Nigeria’s electoral body, Independent National Electoral Commission (INEC) has explained its reasons for postponing the general elections a few hours to the commencement.
“Following a careful review of the implementation of its logistics and operational plan, and the determination to conduct free, fair, and credible elections, the commission came to the conclusion that proceeding with the elections as scheduled is no longer feasible,” INEC boss Mahmood Yakubu said at a press briefing on Saturday morning in Abuja.
The general elections were scheduled to commence Saturday, February 16 with the presidential and National Assembly elections.
Yakubu said the presidential and National Assembly elections have been rescheduled to hold on February 23 while the governorship and state houses of assembly elections will take place on March 9.
It was not the first time that INEC would postpone a scheduled general election.
In 2015, the presidential election was shifted from February 14 to March 28th, 2015, while the governorship and assembly elections scheduled for 28 February were shifted to 11 April. The elections were postponed because of security issues.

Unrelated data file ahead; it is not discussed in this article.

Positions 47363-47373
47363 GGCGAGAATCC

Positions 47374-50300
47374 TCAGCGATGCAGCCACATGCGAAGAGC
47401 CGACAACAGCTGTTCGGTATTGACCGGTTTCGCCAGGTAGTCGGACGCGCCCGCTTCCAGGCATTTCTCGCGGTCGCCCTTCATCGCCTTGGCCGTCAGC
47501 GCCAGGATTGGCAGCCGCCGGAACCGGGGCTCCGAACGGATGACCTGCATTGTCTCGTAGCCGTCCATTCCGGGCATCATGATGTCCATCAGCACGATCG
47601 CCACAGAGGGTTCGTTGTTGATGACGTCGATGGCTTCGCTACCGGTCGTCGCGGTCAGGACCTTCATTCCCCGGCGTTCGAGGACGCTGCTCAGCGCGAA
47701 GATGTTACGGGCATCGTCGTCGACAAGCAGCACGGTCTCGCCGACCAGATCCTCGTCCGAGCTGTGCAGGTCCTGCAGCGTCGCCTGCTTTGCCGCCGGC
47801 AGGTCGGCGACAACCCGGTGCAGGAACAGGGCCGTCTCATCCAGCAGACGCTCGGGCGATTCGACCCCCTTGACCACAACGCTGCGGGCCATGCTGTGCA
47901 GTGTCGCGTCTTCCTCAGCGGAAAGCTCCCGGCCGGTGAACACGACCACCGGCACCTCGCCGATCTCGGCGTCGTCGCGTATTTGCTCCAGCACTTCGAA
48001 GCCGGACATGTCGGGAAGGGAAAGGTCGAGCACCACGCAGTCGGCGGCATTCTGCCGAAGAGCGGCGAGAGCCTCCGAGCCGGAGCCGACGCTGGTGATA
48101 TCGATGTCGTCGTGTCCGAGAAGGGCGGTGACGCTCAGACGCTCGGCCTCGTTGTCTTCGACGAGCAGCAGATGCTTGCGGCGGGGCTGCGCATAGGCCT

Similarly, in 2011, the National Assembly elections were postponed on the day the election was to be held due to logistics failure. The same situation was repeated in 2019.
Polling centres were initially meant to open Saturday at 8:00 a.m. with more than 84 million registered voters across 36 states and the Federal Capital Territory, Abuja.
The postponement may heighten tensions in what has been a tight race between incumbent President Muhammadu Buhari, and his main challenger from the People’s Democratic Party Atiku Abubakar. The political parties of both candidates have accused each other of trying to rig the vote.
Prior to the election date, INEC offices in three states of the country- Plateau, Abia and recently Anambra, were engulfed by fire outbreaks, all within ten days to Nigeria’s 2019 general elections.
Despite fire outbreaks at three offices of INEC that has claimed thousands of permanent voters’ cards (PVCs) and other election equipment, the Nigeria electoral body had said it has no plans to postpone the elections.
But INEC reversed the decision. INEC chairman Yakubu said, “This was a difficult decision for the Commission to take, but necessary for the successful delivery of the elections and the consolidation of our democracy.”